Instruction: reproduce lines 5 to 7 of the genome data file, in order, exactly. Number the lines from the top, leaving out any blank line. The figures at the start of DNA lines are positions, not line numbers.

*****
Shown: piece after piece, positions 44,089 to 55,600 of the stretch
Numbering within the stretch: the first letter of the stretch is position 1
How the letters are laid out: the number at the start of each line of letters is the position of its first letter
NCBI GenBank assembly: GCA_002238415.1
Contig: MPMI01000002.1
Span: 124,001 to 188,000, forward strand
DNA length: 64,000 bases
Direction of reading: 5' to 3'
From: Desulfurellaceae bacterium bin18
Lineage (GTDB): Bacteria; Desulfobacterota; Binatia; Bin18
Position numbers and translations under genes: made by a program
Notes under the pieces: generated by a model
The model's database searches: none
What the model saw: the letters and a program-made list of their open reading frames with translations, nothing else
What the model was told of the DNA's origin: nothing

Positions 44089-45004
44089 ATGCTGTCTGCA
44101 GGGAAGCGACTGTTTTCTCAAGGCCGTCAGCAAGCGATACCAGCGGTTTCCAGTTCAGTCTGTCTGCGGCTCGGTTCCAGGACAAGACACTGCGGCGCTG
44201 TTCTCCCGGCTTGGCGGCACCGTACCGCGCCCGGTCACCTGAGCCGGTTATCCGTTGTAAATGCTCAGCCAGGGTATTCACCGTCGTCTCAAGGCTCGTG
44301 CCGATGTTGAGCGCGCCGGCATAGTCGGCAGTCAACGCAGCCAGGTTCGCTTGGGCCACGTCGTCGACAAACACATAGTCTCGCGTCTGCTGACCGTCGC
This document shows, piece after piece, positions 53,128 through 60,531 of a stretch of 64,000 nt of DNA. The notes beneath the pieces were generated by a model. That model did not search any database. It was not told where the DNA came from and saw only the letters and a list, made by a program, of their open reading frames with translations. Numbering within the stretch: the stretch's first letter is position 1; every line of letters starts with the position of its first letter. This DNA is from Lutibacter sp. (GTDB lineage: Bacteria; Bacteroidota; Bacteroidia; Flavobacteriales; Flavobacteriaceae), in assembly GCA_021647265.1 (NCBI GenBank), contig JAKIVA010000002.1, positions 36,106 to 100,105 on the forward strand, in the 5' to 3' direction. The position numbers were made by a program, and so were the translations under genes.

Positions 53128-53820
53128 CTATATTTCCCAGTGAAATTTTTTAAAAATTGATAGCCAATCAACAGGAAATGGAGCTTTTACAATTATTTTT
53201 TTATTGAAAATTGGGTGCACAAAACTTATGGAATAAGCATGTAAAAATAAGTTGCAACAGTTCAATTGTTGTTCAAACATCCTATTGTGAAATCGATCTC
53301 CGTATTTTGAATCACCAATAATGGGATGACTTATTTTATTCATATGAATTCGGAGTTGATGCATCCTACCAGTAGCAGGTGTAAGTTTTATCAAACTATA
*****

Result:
Contig: MPMI01000002.1
Span: 124,001 to 188,000, forward strand
DNA length: 64,000 bases